Composition of Rosemary
It is the leaves, the flowering tops, that we will have taken care to dry, or the essential oil that is used in herbal medicine.
Its essential oils contain the essences of camphor, cineole, Verbenone or Pinenes. it contains flavonoids (diosmin, luteolin), diterpenes, such as remedial and carnosolique acid, but also lipids (alkanes and alkenes). Steroids and triterpenes (aléanolique acid, ursotique acid) and phenolic acids (rosmarinic acid, chlorogenic acid) are also found. Phytoestrogens have similar effects to female hormones.
Use and dosage of rosemary
by internal means:
-In infusion, 2 g dried rosemary leaves in 150 ml of boiling water, for 10 min, at a rate of 2-3 cups per day.
- with the liquid extract, 2 ml, 3 times a day.
-In a tincture, 10 ml, 3 times a day.
-In essential oil, it is recommended to take 2 drops of rosemary to verbenone, on a piece of sugar, each morning. A 3-week cure is intended to stimulate liver and gallbladder activity. The essential oil from it to camphor is recommended to balance the neuromuscular system. Finally, the essential oil to Cineole has expectorant properties.
by external means:
it is then used for rheumatism and stimulation of peripheral blood circulation.
-To prepare the basic decoction, simmer 50 g of the plant in 1 liter of water, for 10 min, let cool and then filter the preparation.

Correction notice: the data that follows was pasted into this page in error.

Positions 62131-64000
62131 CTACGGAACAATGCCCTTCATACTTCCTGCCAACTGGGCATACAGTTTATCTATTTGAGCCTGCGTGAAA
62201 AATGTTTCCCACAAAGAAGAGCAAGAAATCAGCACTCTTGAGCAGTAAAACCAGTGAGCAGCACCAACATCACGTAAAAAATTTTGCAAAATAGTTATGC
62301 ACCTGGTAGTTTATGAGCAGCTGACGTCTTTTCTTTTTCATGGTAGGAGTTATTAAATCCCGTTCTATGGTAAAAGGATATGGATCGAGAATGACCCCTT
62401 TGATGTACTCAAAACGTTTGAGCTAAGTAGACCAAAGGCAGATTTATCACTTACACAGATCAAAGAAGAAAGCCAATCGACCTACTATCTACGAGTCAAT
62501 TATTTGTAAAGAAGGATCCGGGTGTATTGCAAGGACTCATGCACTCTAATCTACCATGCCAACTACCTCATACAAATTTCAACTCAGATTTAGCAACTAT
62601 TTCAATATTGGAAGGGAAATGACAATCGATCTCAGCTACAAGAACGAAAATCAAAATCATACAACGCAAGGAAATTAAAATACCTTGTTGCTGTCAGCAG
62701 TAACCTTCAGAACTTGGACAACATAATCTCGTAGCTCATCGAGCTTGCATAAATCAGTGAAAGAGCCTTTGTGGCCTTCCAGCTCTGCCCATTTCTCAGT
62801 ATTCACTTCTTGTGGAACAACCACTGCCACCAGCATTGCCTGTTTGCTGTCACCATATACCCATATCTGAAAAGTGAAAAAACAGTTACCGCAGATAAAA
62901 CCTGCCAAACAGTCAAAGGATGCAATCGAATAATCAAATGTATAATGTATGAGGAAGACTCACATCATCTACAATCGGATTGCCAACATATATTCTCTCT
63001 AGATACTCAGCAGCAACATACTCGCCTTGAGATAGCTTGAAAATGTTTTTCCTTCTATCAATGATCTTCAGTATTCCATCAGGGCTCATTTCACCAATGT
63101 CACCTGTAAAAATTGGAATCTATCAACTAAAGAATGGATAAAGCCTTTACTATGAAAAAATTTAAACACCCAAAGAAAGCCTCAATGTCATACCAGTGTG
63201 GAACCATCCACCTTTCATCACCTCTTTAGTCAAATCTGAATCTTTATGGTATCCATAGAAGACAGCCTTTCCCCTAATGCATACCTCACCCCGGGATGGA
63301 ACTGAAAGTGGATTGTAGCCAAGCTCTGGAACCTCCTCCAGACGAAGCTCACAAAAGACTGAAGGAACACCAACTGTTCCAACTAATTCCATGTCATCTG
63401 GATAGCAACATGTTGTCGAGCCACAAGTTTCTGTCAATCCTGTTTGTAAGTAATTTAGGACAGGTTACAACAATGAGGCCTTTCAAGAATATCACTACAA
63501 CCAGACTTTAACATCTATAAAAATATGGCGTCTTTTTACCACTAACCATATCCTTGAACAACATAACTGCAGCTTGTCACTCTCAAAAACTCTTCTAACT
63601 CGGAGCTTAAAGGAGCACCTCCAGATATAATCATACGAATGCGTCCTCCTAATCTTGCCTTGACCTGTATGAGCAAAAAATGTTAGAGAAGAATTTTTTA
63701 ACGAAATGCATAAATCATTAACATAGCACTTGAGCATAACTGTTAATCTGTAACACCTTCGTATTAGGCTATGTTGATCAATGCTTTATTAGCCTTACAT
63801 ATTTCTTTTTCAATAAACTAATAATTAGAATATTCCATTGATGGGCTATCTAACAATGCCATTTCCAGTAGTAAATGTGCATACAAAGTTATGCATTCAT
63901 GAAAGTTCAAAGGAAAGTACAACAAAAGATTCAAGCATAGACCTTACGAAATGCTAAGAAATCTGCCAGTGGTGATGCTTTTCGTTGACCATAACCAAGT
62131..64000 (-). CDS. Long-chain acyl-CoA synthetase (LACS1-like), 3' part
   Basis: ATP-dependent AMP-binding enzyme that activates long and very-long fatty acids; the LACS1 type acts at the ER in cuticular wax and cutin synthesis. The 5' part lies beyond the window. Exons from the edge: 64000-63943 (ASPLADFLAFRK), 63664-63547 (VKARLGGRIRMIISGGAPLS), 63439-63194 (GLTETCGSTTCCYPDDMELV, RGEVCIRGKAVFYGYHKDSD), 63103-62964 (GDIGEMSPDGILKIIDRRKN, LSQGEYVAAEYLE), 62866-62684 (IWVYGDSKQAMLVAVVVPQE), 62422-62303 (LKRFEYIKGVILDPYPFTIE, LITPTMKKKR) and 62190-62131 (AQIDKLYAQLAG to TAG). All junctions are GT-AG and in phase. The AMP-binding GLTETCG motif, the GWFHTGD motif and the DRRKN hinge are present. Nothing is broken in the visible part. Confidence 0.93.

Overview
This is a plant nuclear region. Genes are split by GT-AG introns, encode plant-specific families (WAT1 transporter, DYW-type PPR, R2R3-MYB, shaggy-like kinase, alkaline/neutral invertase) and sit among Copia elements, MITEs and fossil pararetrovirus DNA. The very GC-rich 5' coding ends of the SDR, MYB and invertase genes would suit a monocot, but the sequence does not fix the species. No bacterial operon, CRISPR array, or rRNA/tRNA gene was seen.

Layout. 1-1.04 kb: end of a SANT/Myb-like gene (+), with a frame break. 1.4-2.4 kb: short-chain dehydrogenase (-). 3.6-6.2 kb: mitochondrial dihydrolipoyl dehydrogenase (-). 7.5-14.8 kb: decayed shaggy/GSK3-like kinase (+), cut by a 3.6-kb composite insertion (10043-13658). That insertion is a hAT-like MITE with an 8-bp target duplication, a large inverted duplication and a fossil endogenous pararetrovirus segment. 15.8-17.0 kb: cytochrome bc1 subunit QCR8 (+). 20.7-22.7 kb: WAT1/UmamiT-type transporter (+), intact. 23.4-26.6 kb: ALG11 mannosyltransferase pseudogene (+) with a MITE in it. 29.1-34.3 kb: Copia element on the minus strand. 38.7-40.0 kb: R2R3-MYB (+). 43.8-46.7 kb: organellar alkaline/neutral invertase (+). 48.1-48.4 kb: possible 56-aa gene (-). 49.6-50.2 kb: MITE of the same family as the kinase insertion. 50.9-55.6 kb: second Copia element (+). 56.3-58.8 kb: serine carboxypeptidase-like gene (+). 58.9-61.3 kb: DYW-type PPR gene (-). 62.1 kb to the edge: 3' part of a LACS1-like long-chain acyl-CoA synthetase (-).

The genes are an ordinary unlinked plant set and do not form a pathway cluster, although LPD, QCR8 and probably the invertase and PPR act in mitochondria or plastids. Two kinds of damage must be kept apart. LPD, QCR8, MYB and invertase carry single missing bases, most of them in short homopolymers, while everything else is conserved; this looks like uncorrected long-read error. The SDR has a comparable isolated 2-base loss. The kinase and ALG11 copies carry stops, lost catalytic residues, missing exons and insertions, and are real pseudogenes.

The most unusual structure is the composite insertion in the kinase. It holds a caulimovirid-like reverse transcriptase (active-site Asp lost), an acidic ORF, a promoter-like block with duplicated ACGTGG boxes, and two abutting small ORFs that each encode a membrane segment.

-Hot or cold compresses, soaked in a solution of 6 to 10% of essential oil diluted in vegetable oil, can also be applied to the parts to be treated.
-To obtain an effective rub lotion, a few drops of essential oil can be mixed in 45% alcohol.
-a bath, for stimulating purposes, made from a liter of decoction or 10 drops of essential oil added to the water, will be rather recommended in the morning.
-Lotions, ointments, gels or ointments containing, in principle, 6 to 10% of essential oil of rosemary.
Precautions for use of rosemary
At the indicated doses, it is safe. However, it can be warned agaithe nst high-dose use of cineole essential oil of rosemary, which could have a neurotoxic or abortifacient effect.
Taken orally, it is contraindicated for children under the age of 12 and for people with gallstones or liver disease. Apart from cooking, it is also not recommended for pregnant or lactating women.
At normal doses, the only risks can be nausea. People working with it have been able to develop contact eczema. An important overdose can cause vomiting, convulsions, spasms, bleeding from the uterus, or even fatal coma.
INTERACTIONS with medicinal plants or supplements
No known interaction.
In theory, it can interact with diuretic drugs and iron supplements, but nothing has been observed in practice.
Professor Hostettmann, a well-known phytotherapist, points out that, in addition to its listed properties, it improves concentration. He illustrated his remarks in the book he published in 2013, all about anti-aging plants, indicating that the forehead and temples of children were rubbed during ancient Greece to make them more intelligent.
In the preparation of the decoctions, it is advisable to consult your doctor or pharmacist, to check the correct dosages and to ensure that the recommended doses are respected.
Research on Rosemary
If the use of Rosemary is based more on experience over the centuries, more recent studies focus on the benefit it could bring by its antioxidant effects, in the treatment of certain cancers.